1. Improving patient care: AI-based solutions can effectively streamline diagnostics and suggest personalized treatment options by tapping into vast amounts of structured and unstructured medical data across institutions. Real-time, data-driven insights can help clinicians and care teams make more-informed decisions, which can be altered and implemented based on their personal expertise.
2. Simplifying administrative processes: Operational issues (e.g., number of staff, staff availability, skills, and specific equipment required) have been a major challenge for many health systems since the onset of the pandemic. AI-powered solutions can assist in accurately scheduling and planning clinical staff rotation.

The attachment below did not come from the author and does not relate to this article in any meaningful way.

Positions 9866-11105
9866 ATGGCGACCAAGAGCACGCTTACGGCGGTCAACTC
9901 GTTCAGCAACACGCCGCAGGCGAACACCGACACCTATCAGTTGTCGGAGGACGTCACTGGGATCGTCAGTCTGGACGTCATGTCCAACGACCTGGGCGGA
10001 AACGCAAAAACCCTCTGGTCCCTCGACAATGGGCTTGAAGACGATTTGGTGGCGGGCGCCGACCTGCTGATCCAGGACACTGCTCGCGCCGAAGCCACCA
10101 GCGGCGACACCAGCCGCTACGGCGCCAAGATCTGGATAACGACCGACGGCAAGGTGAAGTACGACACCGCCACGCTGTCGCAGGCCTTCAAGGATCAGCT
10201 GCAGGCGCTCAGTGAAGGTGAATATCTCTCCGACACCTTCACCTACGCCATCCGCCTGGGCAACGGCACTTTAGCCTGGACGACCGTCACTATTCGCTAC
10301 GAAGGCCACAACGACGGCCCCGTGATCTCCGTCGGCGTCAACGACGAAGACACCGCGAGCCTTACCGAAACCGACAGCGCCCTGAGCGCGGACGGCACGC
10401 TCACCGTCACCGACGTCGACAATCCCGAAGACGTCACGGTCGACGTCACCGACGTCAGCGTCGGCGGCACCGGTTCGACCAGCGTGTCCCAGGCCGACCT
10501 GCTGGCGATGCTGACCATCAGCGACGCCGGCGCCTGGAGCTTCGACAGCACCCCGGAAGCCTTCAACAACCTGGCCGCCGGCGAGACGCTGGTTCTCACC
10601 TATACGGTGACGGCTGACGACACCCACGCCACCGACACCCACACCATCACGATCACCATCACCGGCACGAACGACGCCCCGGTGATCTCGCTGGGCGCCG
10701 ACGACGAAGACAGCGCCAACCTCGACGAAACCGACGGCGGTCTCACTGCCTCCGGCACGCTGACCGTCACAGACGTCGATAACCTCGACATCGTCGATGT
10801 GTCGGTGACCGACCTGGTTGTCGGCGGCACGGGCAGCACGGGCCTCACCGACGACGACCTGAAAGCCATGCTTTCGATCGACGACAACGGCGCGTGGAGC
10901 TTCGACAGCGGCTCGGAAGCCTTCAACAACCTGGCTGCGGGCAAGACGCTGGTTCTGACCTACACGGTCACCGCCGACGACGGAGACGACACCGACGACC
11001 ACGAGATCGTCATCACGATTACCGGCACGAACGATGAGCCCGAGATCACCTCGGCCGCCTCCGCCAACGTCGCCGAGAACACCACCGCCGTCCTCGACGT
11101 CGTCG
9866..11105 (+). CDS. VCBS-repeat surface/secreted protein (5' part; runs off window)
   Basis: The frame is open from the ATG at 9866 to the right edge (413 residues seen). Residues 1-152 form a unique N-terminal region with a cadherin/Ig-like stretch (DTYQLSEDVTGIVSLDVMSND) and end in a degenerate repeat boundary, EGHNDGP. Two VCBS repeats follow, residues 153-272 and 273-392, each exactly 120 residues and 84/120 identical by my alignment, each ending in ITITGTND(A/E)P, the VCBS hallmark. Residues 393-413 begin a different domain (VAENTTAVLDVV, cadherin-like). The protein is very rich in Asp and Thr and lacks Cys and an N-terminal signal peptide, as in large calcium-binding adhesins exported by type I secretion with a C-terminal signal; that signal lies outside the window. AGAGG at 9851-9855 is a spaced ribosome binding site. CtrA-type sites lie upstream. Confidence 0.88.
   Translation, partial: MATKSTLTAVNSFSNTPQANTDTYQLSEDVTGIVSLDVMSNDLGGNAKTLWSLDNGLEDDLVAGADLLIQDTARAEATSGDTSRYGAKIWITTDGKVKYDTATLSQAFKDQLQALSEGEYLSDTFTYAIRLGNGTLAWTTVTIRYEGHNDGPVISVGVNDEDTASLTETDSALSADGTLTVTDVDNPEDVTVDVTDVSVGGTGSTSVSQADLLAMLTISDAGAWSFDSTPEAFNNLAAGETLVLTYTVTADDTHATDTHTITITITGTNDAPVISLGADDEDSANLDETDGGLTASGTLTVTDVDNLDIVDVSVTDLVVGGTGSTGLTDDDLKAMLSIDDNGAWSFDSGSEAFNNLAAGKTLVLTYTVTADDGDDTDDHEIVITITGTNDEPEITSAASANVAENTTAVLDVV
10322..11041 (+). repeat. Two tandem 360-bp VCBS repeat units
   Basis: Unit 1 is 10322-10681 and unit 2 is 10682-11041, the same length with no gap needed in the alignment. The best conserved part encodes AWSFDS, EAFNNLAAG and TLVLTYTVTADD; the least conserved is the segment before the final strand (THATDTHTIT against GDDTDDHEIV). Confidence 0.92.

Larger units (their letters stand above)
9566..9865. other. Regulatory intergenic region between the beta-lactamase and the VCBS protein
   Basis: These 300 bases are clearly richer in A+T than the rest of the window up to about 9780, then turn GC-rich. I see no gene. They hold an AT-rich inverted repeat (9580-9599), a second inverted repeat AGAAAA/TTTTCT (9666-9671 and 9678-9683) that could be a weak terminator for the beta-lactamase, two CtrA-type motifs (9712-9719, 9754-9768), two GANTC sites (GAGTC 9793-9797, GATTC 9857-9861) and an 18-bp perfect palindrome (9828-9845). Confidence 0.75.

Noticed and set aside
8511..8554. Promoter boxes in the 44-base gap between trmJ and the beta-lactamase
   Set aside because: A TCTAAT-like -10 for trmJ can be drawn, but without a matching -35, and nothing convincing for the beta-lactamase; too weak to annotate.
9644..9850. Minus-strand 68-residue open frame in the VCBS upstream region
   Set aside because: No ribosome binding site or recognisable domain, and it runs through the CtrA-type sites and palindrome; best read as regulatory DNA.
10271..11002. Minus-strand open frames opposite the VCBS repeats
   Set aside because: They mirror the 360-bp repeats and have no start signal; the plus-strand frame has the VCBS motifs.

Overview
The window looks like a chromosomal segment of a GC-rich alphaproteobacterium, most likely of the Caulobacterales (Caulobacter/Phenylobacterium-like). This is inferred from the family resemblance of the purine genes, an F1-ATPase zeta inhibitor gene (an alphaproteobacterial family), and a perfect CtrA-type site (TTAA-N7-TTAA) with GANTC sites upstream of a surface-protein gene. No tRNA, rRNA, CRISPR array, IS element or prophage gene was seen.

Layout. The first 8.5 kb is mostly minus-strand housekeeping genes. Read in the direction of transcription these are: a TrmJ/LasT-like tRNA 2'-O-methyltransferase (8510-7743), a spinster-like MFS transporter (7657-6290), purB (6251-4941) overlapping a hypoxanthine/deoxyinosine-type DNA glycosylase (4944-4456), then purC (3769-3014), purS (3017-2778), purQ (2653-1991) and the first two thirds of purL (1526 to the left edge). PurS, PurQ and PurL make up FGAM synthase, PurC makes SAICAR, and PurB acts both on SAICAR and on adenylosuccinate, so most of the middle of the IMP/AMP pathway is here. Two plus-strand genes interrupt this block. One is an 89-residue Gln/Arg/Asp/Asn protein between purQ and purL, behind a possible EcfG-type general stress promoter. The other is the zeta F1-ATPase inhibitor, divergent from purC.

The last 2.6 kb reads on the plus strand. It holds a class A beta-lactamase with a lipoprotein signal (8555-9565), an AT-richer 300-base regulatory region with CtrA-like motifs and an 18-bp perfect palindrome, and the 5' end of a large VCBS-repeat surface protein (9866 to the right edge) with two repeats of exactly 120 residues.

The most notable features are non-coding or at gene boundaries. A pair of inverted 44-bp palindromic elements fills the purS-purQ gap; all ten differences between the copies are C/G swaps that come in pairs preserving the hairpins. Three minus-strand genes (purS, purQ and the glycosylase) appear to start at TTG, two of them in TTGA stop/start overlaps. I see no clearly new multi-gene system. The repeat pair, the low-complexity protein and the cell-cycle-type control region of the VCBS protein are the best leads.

3. Catching errors and reducing burnout: AI can help minimize patient risk by identifying medication errors, which traditional rule-based clinical-decision support systems might miss. For example, an algorithm might determine the dosage for a written prescription is incorrect and send an alert to the physician’s system. At the same time, another algorithm could prioritize the alerts that the physician sees and remove those that don’t require confirmation or intervention. This can help reduce alert fatigue.